In what is the least impactful question on the November ballot, voters are being asked to make it quicker for new charities to organize bingo games and raffles for their fundraisers.
Instead of requiring an organization to be in existence for five years, the new language will make it three. And, all charities will be able to pay event organizers the minimum wage for their work. Now, they must be volunteers, unpaid.
The Herald’s editorial board sees this question as an easy Yes. In 2018 organizations made some $27 million in bingo and raffle proceeds; this change ought to add somewhat to that.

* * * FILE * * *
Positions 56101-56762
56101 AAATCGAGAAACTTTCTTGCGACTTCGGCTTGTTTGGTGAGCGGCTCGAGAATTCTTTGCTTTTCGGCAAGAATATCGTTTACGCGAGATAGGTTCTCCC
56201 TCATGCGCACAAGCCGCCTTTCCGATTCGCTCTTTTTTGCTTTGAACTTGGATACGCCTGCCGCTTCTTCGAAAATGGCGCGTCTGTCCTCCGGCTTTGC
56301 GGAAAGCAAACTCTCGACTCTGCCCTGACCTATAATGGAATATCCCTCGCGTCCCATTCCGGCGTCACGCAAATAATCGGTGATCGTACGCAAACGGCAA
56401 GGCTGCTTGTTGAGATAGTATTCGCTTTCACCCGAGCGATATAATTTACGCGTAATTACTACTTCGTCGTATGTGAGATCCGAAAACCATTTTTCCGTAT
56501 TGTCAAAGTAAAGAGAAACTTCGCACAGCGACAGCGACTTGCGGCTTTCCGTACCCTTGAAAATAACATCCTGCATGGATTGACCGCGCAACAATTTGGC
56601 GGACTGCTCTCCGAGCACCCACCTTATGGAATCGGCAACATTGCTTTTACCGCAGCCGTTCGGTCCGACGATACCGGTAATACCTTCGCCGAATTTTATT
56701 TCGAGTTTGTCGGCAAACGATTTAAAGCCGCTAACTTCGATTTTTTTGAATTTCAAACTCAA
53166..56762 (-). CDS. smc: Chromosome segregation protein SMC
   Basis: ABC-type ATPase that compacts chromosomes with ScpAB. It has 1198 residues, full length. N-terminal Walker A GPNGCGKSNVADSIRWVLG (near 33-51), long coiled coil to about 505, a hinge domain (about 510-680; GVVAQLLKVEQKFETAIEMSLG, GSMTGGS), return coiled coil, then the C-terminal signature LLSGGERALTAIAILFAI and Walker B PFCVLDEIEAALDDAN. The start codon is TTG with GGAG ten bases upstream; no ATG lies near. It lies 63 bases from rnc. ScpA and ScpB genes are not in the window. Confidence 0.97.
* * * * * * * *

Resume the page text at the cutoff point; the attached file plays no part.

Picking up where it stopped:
What is unfortunate, however, is that these gaming rules are in the state’s constitution. This board isn’t certain of the circumstances, but in 1958 Colorado voters must have felt bingo and raffles needed the protection of the constitution rather than a statute.
When someone suggests going through the overwritten Colorado constitution to lighten it up, dropping bingo and raffle rules is a good example why. In the meantime, a Yes vote could be good for charity.